When English singer-songwriter George Ezra started telling friends he was planning on renting a spare room for a month in house in Barcelona and shacking up with a random person he found online, he kept on getting the same reaction. “It was like, what the fuck are you doing?” laughs Ezra. “Why are you going to go live with a stranger?”
While the stay got off to a rocky start (“My first few days I just wasn’t sure”), Ezra wound up befriending the aforementioned stranger, named Tamara, and her eclectic band of friends. “They were all artists and designers and used her place as a headquarters. I wound up loving it. There was a real energy there.”
The gamble paid off handsomely for Ezra, with his experience in the Spanish capital becoming a source of plentiful inspiration for his recently released sophomore album, Staying at Tamara’s, with his host the titular inspiration. “When I told her I was naming the album after her, she wasn’t that excited if I’m being honest. It was more like, ‘Yeah, go for it.’ She’s a cool customer living a different pace of life out there.”
Regardless of his former host’s apparent lack of enthusiasm, Staying at Tamara’s marks the next chapter in a career that kicked off when his acoustic guitar-driven “Budapest” became an unlikely hit in 2014. It was a song the then-unknown 20-year-old artist wrote while on a train trip around Europe and quickly became a global chart-topper, peaking at No. 2 on the Billboard Hot Rock Songs chart in the United States, becoming a top 10 hit in a handful of countries, and snagging Ezra a nomination for Song of the Year at the BBC Music Awards and an Artist to Watch nod at the MTV Video Music Awards. Says Ezra of his thought process at the time: “It was like, oh this is crazy. There’s a good chance this might not happen again. It’s rare.” The song, and his subsequent debut album Wanted on Voyage, soon bequeathed Ezra a coveted appearance on Saturday Night Live, with the singer-songwriter capitalizing on his fame by embarking on a tour for the next two hectic years.
“It’s an indulgent life,” Ezra admits of his time on the road. “You don’t think too much about what’s happening outside of your world because you don’t have time to. You’re in one town for a day and then you move on. It’s hard to have a grasp of what’s really going on and you start to lose track.” Just as Ezra was winding down his travels, an immense political upheaval began engulfing the world in 2016, from Brexit in his native country to the election of Donald Trump stateside. “At one point it seems like every opportunity for something to go wrong was going wrong,” explains Ezra, who had a hard time to both adjusting to the end of his tour and the changing world around him. “I (suddenly) didn’t have a purpose, or a reason or a job to get up for. I hated that and really struggled it with. Whatever it is we do, all of our jobs are important to feel like you’re part of something. I missed that.”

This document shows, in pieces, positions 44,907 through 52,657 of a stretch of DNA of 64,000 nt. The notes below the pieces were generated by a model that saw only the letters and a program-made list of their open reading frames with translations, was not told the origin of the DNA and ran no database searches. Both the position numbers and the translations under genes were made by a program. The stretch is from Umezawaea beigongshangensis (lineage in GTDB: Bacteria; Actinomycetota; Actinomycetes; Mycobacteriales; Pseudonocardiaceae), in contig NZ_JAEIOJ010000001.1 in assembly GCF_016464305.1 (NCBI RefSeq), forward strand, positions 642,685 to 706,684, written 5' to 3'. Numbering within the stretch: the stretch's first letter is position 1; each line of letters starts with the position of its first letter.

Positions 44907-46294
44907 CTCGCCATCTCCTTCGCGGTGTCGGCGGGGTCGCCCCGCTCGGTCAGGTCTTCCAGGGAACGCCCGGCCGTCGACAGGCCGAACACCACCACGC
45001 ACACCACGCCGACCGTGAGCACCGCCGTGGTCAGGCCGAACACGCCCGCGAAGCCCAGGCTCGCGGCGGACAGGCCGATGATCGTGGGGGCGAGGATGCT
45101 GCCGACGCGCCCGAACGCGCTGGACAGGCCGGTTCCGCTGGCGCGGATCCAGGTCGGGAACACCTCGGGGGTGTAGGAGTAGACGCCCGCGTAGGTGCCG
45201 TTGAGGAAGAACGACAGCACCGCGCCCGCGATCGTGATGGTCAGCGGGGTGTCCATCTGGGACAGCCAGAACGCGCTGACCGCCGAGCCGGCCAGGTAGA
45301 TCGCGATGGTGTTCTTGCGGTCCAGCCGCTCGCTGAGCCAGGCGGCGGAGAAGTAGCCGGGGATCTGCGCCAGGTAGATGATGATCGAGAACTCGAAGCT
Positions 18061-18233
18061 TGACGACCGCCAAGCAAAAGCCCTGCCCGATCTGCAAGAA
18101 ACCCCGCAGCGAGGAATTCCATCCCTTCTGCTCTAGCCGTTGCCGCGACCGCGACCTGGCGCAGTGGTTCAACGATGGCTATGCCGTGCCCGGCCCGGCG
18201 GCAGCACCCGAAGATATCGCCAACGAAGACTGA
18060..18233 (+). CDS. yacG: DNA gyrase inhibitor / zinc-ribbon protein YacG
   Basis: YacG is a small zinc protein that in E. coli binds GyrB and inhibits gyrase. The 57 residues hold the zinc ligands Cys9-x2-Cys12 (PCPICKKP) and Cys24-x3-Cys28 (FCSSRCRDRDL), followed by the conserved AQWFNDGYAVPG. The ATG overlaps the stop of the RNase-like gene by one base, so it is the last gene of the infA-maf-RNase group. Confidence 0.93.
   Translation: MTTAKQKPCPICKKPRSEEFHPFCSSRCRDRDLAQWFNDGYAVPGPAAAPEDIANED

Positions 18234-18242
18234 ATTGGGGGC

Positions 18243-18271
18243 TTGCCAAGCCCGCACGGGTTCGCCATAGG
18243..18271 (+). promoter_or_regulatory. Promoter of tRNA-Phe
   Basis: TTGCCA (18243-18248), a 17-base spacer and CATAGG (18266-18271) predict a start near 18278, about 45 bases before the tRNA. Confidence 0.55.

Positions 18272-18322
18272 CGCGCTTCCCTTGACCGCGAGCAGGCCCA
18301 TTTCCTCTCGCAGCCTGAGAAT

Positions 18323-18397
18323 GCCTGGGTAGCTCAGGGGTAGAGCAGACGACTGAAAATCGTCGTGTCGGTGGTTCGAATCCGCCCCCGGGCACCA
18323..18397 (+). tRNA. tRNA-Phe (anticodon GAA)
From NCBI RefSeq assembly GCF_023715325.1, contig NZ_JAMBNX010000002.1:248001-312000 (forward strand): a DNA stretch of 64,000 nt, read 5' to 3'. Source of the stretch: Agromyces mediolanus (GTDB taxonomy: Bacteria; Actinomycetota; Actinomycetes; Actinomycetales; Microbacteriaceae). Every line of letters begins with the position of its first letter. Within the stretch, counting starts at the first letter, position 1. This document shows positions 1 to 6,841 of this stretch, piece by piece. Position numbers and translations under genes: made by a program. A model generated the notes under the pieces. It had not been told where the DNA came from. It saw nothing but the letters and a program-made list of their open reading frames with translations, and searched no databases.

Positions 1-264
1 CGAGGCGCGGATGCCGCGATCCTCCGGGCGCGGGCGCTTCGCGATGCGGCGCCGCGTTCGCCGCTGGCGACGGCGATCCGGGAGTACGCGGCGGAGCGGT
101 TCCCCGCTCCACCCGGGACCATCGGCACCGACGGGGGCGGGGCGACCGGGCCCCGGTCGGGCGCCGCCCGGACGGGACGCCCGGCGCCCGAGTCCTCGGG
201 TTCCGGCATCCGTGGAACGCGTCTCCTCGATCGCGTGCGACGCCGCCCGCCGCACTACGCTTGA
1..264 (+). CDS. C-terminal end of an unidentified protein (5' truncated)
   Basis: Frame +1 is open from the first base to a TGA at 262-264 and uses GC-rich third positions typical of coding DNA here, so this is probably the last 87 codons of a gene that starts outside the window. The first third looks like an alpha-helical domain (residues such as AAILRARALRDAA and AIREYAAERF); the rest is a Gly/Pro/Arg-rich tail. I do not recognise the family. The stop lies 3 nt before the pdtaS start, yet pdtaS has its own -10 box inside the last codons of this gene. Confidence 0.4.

With his career at a crossroads, Ezra didn’t have any grand plans for a follow-up album. “I don’t think I was aware of any options for my next album,” he explains. “Approaching the second record, I felt like people wanted me to say that there was pressure, but I just didn’t really see it.” With that in mind, Ezra followed the same creative process from his successful debut and concocted Staying at Tamara’s far away from the confines of his English home. “Something I learned about myself, and I know it’s not a cool thing, is that I rely on human contact a lot,” he explains. “So I needed something to push me out of that deliberately and spend time by myself.” With that, Ezra ventured to Northop in England and rented a cabin. “I found it online, just loved it, and stayed there with no electricity for ten days. Our closest neighbor was a pig farm.” The extreme solitude made Ezra’s creative juices flow, whether crafting tracks like the album’s anthemic lead single “Paradise” or the buoyant “Shotgun.”
“It was very important for myself and was one of the pleasures of my life to spend those 10 days there. Very rarely do adults have the chance to spend time by ourselves. What it will do is that it’ll force you to start thinking differently. We rely on familiar faces and patterns and conversation, but when you’re by yourself, after five or six days your brain changes.”
Ezra also spent time in Scotland’s Isle of Skye, which reminded him of a Game of Thrones-type landscape (“Dark and bleak in a beautiful way”), as well as the aforementioned artists’ retreat at Tamara’s in Barcelona. “I’d be out of the apartment no later than 9 or 10 a.m. I’d get up and take a stroll, get some breakfast at a local cafe on the corner there, and take these amazing walks each day.” Along the way, Ezra was capturing whatever he could eventually use. “I’d bring a guitar and take a note of everything I’m doing: the people I’m meeting, the things I’m seeing. When I got back home, that’s what I write songs.” Formerly relying on notebooks, as of late he’s favored writing lyrics in a Word document on his computer which makes it easier to switch and delete ideas. “I had one friend who’d say to run with whatever lyric comes first because that’s what you’re instinct wants you to say. I kind of don’t believe in that because sometimes nonsense comes out, so it’s good to be able to look at it and readjust.” In addition, the singer-songwriter also relies on a document that runs dozens of pages and consists of a rambling list of potential song titles, lines and ideas.
“Paradise” has since become Ezra’s highest-charting single on his home continent since its January release, reaching No. 2 on the UK singles charts and managing to hit No. 1 in Scotland. But before its eventual success, it was the process behind the album’s birth that managed to ground Ezra again. “I can’t tell you how good it felt to have some sense of purpose back.”